This post isn't just about language learning, but it applies to language learning. The is really a post about everything you do in your life. This is a post about what you are, and what you want to be. It's about why you're not there yet, and how you can get there.


Your body is what you do to it


Several years ago, I took an interest in weight training. I was skinny and I wanted to gain weight, but not by getting fat. I started lifting weights a few days per week, running every day, changing my diet, etc. And I did gain some strength and some muscle, but it wasn't what I wanted, it wasn't where I wanted it, and it wasn't how I wanted it.

I was getting frustrated because in spite of the fact that I actually was getting really strong, I was still pretty skinny. It didn't make sense, and was starting to lose interest, until one day I read the magic words: "your body is a machine built to do what you do."

I was eating light and running a lot. No matter how much my strength increased, my body was primarily a running machine, and to be an effective running machine it needed to be light. Once I changed my routine to involve much less running and much more lifting (especially squats), my body started to change itself into a machine for lifting heavy things. And that's when I started seeing the results I wanted.

Our bodies are the products of what we do to them. A runner's body is naturally lean. A weightlifter's body is more broad and solid. An office worker's body has a flat rear end and a paunch - designed for sitting. You get the idea.

You can look at someone and immediately recognize, by the shape of their body, what kind of person they are. Someone with great legs is probably on their feet all day. Someone with big fingers probably does a lot of manual labor. And so on.

Your mind is what you do


It turns out, the same is true of your mind. It is, after all, a part of your body. Your mind becomes a tool for performing the tasks you make it perform. And you can look at a person's mind (not physically, of course) and understand a lot about that person.

I have friends who love to play poker, and they do it all the time. When they tell stories to each other, they say things like "caught trips on the turn" and immediately know that means a 53% probability of winning their hand. It's amazing to me because I can't do that, but I know that if I played poker as often as they do, I would understand it all too.

A person who works on cars a lot, or who builds things, or repairs things, often has an impressive ability to look at a bolt and know which wrench size he needs. Those assistant shoppers in the fancy stores can look at a customer and know what size clothes they wear. A tech support guy can often surprise you by knowing what programs you have installed before you finish describing your problem.

And this principle, more than anything else, is the key to successfully learning a language.

Language learning


A person who speaks Spanish a lot will be good at speaking Spanish, whereas a person who speaks rarely will be not as good, no matter how much that person has studied.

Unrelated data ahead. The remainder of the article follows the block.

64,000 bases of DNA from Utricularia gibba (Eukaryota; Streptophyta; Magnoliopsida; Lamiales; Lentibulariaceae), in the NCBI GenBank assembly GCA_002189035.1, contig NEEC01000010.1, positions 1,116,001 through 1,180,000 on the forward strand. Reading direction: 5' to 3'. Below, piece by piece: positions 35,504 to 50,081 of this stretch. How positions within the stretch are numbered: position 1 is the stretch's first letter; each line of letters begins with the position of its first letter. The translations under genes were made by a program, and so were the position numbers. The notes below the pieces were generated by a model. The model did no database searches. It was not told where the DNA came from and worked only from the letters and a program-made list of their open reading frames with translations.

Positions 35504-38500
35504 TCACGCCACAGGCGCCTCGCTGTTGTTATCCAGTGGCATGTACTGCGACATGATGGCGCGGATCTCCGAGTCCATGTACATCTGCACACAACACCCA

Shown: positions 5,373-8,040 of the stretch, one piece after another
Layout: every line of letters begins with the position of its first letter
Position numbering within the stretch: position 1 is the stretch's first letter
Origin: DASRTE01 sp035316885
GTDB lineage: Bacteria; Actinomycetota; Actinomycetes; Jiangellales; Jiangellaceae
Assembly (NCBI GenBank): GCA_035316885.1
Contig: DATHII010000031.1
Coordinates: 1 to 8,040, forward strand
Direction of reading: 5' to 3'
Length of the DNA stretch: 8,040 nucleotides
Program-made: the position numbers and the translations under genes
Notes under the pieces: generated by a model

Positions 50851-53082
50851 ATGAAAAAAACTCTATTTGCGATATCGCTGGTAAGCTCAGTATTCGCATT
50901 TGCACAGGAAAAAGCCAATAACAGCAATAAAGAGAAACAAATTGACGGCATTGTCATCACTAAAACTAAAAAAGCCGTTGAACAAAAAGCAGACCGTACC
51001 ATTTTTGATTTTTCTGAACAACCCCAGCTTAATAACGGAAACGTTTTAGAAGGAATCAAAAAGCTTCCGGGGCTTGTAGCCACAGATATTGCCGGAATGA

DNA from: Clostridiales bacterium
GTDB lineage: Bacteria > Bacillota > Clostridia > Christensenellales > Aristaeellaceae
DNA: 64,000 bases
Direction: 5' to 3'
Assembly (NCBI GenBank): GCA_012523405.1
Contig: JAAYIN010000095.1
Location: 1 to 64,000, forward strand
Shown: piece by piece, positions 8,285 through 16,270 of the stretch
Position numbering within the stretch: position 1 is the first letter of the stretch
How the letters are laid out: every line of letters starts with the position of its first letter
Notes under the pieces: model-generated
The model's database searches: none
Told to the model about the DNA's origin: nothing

Someone who spends their time studying grammar will become, by virtue of having done it, better at grammar than someone who does not. Someone who memorizes characters (eg: Mandarin) will become more adept at learning characters than someone who does not.

This is why classrooms and lesson books all include exercises. This is why programs like Rosetta Stone use so much repetition. It's the same reason football players run the same plays over and over every day in practice: you become an instrument for the things you do.

If you want to be a better reader, spend more time reading. If you want to be a better writer, spend time writing. And if you want to speak and understand conversations, you need to be having them!

People who don't do conjugation are usually pretty bad at conjugating. People who never do declension are guilty of always choosing the wrong cases. People who don't practice accents and pronunciation sound painfully foreign.

You are what you do.

What about natural advantages?


So you're probably already squirming in your seat right now, with that question burning a hole in your mind: What about people who have a natural advantage?

Yes, there are natural advantages. But they're not worth much. My genes are 99.9999% the same as yours. And we're both the same in comparison to someone else. The things that make one person different from another don't add up to much.

Does Lance Armstrong have a natural advantage? Yes. But if he hadn't spent 10 hours a day on a bicycle, that advantage wouldn't have meant anything. Does Michael Phelps's body make him a better swimmer? Yes, but that wouldn't mean anything if he hadn't spend 5 hours every day in a swimming pool.

Right now there are millions of people out there with natural advantages bigger than those of anyone we've seen today, at any activity. But they're not doing the work, so those advantages will never be known.

Get to work!


If you want to be good at something, stop blaming nature. Stop blaming your genes or your parents or your body or your mind. 99% of success is doing the work. So get to work.

You are what you do. Your body becomes a machine for doing what you do. Your mind becomes a tool for the things you do. So take control of what you do.

If you want to remember how to form the subjunctive, start using the subjunctive. If you want to be fluent in Italian, speak Italian. If you want to be a polyglot, get to work learning languages.

Being good at something is easy. All you have to do is be that thing. Over time, being good at it will happen naturally.

 

 

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